Above painting: Louis Jean Francois - Mars and Venus an Allegory of Peace


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Sunday, February 14, 2021

Happy Valentine's Day! And a Bit of History

Happy Valentine’s Day! 

What *is* this day we celebrate every February 14th with cards, chocolates, flowers and words of love? Believe it or not, this day of love is not something drummed up by modern culture. In fact it’s been around for hundreds of years. There is not one specific Saint Valentine that can be attributed to the holiday as the Catholic Church recognizes three sainted Valentine’s, all martyred. Here is where legends come in to form where the celebration of love was derived on this saint day. 


One legend states that in Rome, Emperor Claudius II (3rd century) banned young men from marrying so he could use them as soldiers to fight his wars. A local priest named Valentine rebelled by secretly marrying young couples in love.  When his treachery was discovered, he was executed.


Yet, another legend decrees that Valentine while in prison sent the first Valentine’s card himself to a woman who was his beloved, and signed it, “From Your Valentine”.


Why February? Some suggest it is because this is the anniversary of Valentine’s death. Others say that it is because when the Roman’s were trying to convert Pagans to Christianity, they chose a date that coincided with the Lupercalia Festival (a festival celebrated between February 13th and 15th that was meant to chase away evil spirits to release health and fertility.) Judging from how many Christian holidays and saint days fall on or around Pagan celebration days, it would be my guess that the latter was the beginning of it, and the legends created afterward—but that is only my opinion.


It was in the year 498 A.D., Pope Gelasius declared that February 14th was Saint Valentine’s Day.


It is said prior to Chaucer that links to Saint Valentine and February celebrations were mostly about sacrifice and not love. In 1382, Chaucer recorded what is noted as the first indication of Valentine’s Day being romantic. Now, is that to say that there were not previous stories told? No. It just means this is the first piece recorded and used as evidence of an origin date. The problem with history is that we are only as good as the facts we have on hand…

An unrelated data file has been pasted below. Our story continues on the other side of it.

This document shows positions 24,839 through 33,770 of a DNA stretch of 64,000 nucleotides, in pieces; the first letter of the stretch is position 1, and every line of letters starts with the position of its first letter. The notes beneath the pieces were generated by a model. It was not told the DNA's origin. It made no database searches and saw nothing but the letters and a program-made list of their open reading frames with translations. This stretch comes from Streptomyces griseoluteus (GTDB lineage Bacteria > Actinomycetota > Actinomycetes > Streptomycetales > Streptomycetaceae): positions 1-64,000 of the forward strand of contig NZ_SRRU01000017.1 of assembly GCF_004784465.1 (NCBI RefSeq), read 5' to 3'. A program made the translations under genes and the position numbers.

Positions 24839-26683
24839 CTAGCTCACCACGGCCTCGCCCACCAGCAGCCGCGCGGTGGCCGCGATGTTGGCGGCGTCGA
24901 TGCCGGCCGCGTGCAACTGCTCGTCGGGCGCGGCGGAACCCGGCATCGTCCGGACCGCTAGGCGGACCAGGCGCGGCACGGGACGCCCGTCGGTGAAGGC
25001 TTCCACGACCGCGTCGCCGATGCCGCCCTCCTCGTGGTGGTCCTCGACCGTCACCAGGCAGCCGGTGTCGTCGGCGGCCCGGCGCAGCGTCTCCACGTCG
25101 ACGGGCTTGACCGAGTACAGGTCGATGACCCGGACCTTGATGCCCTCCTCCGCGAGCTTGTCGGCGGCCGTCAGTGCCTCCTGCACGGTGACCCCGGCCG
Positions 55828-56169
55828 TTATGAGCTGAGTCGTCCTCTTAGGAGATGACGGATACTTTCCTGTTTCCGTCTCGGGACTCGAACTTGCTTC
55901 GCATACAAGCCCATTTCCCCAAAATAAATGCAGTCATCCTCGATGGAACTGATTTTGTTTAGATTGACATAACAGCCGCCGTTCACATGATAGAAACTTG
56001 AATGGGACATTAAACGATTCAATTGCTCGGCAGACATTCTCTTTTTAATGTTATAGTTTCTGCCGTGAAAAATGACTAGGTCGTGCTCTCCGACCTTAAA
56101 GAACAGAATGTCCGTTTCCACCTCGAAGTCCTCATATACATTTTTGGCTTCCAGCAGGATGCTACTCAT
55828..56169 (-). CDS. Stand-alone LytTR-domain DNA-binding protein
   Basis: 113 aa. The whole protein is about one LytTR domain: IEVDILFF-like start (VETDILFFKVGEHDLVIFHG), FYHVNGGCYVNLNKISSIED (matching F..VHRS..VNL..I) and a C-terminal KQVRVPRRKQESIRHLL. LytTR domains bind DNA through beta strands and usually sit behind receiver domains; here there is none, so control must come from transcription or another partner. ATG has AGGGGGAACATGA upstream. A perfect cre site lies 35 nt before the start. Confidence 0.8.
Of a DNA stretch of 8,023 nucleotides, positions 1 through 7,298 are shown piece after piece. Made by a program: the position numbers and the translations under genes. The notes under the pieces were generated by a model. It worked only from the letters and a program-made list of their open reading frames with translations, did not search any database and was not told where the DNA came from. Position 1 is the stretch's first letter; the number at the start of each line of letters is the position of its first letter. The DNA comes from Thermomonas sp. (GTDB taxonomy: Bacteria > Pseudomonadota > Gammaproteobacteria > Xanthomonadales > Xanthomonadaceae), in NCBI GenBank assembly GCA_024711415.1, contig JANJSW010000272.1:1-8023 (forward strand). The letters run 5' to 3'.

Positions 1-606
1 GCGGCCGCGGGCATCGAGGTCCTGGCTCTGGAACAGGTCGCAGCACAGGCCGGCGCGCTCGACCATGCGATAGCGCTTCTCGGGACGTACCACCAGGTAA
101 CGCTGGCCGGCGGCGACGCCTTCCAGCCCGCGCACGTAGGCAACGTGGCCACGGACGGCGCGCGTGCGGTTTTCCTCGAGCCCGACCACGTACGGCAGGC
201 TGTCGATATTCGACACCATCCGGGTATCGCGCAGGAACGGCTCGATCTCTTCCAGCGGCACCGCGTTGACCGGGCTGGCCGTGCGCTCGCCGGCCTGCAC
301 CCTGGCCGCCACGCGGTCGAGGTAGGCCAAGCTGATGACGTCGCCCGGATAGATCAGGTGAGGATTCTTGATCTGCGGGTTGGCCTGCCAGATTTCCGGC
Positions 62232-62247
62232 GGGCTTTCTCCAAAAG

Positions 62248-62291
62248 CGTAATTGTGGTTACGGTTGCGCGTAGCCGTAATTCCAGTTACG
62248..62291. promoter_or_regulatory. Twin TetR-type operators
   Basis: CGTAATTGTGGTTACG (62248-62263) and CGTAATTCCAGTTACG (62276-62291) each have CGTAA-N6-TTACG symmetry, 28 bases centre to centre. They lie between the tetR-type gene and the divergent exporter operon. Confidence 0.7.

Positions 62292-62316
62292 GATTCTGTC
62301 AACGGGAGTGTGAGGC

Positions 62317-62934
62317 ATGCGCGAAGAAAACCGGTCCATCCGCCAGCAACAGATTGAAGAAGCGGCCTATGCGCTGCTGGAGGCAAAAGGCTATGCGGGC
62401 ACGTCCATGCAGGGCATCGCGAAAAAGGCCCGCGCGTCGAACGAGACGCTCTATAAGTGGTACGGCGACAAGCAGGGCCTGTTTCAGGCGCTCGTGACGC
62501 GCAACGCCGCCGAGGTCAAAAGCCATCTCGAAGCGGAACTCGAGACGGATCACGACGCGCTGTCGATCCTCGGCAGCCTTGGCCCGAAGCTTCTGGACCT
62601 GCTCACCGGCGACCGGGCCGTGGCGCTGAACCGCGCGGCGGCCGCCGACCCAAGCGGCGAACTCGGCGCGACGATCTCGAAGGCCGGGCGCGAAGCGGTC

Here is what Chaucer wrote in Parlement of Foules (yr. 1382):

“For this was on seynt Volantynys dayWhan euery bryd comyth there to chese his make.”

(Translates as: For this was on Saint Valentine’s Day, when every bird comes there to choose his mate.”)

Perhaps this is where we get the term, “love birds”?

The oldest Valentine’s Day card still in existence today, was written by Charles, Duke of Orleans, in 1415. He wrote the poem for his wife while imprisoned in the Tower of London after the Battle of Agincourt (French and English battle took place in Agincourt, France—English, by what some deem a miracle, won.). The card can be seen at the British Library in London, as part of the manuscript collection. Here is an excerpt:


Je suis desja d'amour tannéMa tres doulce Valentinée...


(Translates as: I am already sick of love, my very gentle Valentine.)


Shakespeare, in the 16th century, even noted the love-day holiday in his play, Hamlet (Act IV, Scene 5)


To-morrow is Saint Valentine's day,All in the morning betime,And I a maid at your window,To be your Valentine.Then up he rose, and donn'd his clothes,And dupp'd the chamber-door;Let in the maid, that out a maidNever departed more.


In the 17th century Valentine’s Day became even more popular, another chance for not only courtly love to endure, but every one to celebrate love and romance. By the 1700’s pre-made cards became available for purchase. In strict contrast to the romantic period of the 15th and 16th centuries, during the 18th and 19th centuries, expressing ones emotions was frowned upon. Cards that were already made with devotions and admonishments were eagerly grabbed up and given to those who wanted to share romance and love.



In the 1840’s mass-printed Valentine’s Day cards became available in the United States when Esther A. Howland created her beribboned, laced cards.


One of my ALL TIME favorite poems about love was written by Elizabeth Barrett Browning (and one of the reasons I took 18th and 19th century Lit in college), here it is:


How Do I Love Thee? (Sonnet 43)


How Do I Love Thee? Let me count the ways.

I love thee to the depth and breadth and height

My soul can reach, when feeling out of sight

For the ends of Being an ideal Grace.

I love thee to the level of everyday's

Most quiet need, by sun and candlelight.

I love thee freely, as men strive for Right;

I love thee purely, as they turn from Praise.


I love thee with the passion put to use

In my old griefs, and with my childhood's faith.

I love thee with a love I seemed to lose

With my lost saints,- I love thee with the Breath,

Smiles, tears, of all my life!- and, if God choose,

I shall but love thee better after death.


So, for those of you who are skeptics that Valentine’s Day was created to make those in the flower, chocolate, card and jewelry business money, YOU’RE WRONG. While those industries may very well benefit every February, this traditional holiday of expressing one’s romantic feelings dates back hundreds and hundreds of years. For those of you who can’t wait to find the perfect card, or to write the most wondrous poem, I bow to you. Keep the tradition alive and celebrate love to the fullest!  But most of all, celebrate that we have the ability to love, and that in this modern age, we can voice it if we want to.


Happy Valentine’s Day!  What will you do on this special day?

Do you like podcasts? Check out this podcast I did with my pals, Madeline Martin and Lori Ann Bailey! 

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